by Garrett Harris
‘If you look in history, whenever the times became terrible, people needed this as
much as drink and food to feed the soul. It is an international language but at
the same time, it is beyond communication. It’s not about just moving people, it is
about changing people…‘
Recently Rancho Santa Fe was treated to a powerful and bewitching
performance organized by Mainly Mozart in our community. World renowned
artists, Lynn Harrell and Henschel Quartet, played for an intimate crowd of 50
at The Rancho Santa Fe Garden club covering some of classical music’s most
complex compositions. Their version of Mozart: Adagio and Fugue in C minor
and Schubert: String Quintet in C Major Lynn Harrell: Cello was received with
a thunderous standing ovation leaving us to delve introspectively.
Lynn Harrell’s presence is felt throughout the musical world. A consummate
soloist, chamber musician, recitalist, conductor and teacher, his work
throughout the Americas, Europe and Asia has placed him in the highest
echelon of today’s performing artists.
Henschel Quartett’s musical journey has included many remarkable highlights.
The Henschel Quartett played at the official re-opening of the Anna-Amalia
Library in Weimar (a UNESCO World Heritage site), and travelled to Brussels
as a Cultural Ambassador of the Federal Republic of Germany. In March
2010 the quartet was privileged to perform at the Vatican in the presence
of Pope Benedict XVI. The quartet has regularly been invited to the Royal
Palace of Madrid to perform on the four Stradivari of the royal collection. In
June 2012 the Henschel Quartett was invited, as the first European quartet
in twenty years, to perform Beethoven’s complete string quartets in the
prestigious Suntory Hall in Tokyo. In the same year Monika Henschel became
the president of the newly-formed Association of German String Quartets,
and in 2013 Christoph Henschel was appointed Honorary Professor at the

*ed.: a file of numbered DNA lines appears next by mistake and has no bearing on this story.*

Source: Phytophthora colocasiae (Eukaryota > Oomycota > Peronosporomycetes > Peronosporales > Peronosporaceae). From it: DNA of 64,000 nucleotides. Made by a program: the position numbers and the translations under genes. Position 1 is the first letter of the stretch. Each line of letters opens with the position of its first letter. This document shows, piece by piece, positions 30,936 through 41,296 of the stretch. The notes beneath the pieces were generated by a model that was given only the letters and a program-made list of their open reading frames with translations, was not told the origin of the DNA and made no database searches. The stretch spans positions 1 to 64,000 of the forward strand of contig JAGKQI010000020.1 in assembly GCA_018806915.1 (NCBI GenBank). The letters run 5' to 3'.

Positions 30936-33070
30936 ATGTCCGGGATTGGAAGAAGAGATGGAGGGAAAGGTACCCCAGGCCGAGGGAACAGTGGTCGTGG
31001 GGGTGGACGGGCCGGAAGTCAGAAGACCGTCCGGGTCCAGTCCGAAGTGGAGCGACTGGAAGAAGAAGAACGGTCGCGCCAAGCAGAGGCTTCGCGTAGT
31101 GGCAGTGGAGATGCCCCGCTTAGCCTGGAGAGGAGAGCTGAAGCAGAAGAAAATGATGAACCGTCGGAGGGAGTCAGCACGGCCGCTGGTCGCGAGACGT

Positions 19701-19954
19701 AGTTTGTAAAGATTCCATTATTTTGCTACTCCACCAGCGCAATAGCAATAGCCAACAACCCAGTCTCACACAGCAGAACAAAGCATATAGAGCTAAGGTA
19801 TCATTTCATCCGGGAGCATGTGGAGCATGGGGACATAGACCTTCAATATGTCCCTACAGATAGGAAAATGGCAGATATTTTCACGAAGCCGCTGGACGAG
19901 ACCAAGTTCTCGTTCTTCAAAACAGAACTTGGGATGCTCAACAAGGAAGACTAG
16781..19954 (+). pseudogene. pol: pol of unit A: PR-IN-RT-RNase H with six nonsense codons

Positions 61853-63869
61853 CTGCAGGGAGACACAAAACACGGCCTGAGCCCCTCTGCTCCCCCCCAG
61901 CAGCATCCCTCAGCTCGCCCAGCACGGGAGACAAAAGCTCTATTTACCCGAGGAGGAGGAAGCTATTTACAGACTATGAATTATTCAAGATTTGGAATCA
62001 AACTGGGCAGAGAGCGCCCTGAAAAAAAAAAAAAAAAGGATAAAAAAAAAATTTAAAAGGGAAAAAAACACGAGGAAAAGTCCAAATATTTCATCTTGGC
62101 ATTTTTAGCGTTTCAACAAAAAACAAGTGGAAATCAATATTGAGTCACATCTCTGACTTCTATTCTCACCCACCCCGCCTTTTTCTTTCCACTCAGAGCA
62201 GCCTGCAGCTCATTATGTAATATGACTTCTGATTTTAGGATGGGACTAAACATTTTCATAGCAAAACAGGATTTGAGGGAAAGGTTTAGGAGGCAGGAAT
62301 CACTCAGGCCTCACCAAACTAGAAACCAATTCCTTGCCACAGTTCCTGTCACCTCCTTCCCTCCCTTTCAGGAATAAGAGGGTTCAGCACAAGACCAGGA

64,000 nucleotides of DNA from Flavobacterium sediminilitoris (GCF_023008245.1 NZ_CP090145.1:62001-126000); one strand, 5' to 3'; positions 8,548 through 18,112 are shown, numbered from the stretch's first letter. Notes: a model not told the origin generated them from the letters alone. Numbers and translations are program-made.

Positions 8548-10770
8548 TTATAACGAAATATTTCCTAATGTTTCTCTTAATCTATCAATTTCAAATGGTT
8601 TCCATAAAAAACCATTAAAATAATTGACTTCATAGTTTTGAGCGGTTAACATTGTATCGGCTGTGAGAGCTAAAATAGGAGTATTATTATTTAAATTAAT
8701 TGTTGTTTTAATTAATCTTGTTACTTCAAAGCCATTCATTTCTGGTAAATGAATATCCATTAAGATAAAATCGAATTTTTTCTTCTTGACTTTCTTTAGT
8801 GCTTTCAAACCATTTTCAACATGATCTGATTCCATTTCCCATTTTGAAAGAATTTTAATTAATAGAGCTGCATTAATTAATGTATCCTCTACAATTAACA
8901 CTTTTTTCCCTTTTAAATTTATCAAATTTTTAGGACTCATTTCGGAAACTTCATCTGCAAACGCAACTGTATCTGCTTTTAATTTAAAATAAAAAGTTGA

University of Augsburg.
“This is my life and connection to God,” Christoph shared with us right after the
performance. “I hope the audience would have the same experience. I cannot
live without this music. I can live without many things but not without this music.”
Highlights of last season and the current one include appearances in London,
Amsterdam, Munich, Yokohama and Tokyo (Geidai University).
The traditional way to go about writing a string quintet is to add a viola to the
traditional string quartet line up of violin, violin, viola, cello. For his Quintet in C
Major, Schubert added a cello instead of a viola.
Big deal? Maybe not in the grand scope of human experience but in the
microcosmic realm of chamber music it is worth exploring.
This quintet is the last piece of instrumental music Schubert composed just
a few months before his death in 1828. It’s first public performance was not
until 1850 and it was not published until 1853. Since then it has acquired the
status of being Schubert’s greatest piece of chamber music.
What about the Trout Quintet? The C Major or Cello Quintet has a
thoroughness about its composition which exceeds Schubert’s previous
efforts including the Trout.
The extra cello, as one might imagine, creates a depth of tone which translates
as a depth of expression. Maybe Schubert was inspired by the possibilities an
extra cello provided. Whatever the case, this is music which compels us to
look inward. It was composed in the late summer and into autumn, a time of
the year many find to be introspective.
It is pointless to dramatize Schubert’s composition within the context of his
impending demise. Schubert did not know the date his death would arrive.
While we would like to think he composed this music as his swansong it adds
nothing to what Schubert put on the page.
What Schubert did put on the page was 50 minutes of uninterrupted beauty.
If there is one thing which can be said of Schubert, it is that he was a master
of melody. Nowhere is he more masterful than in this C Major Quintet. It is
not only a pinnacle of Schubert’s oeuvre, it is a representative of the best
elements of European Romanticism.
The best elements of European Romanticism are truth of emotion, elevation
of folk traditions, resistance to industrialization, and connection to nature. The
truth of Schubert’s emotion in the C Major Quintet is evident for all to hear.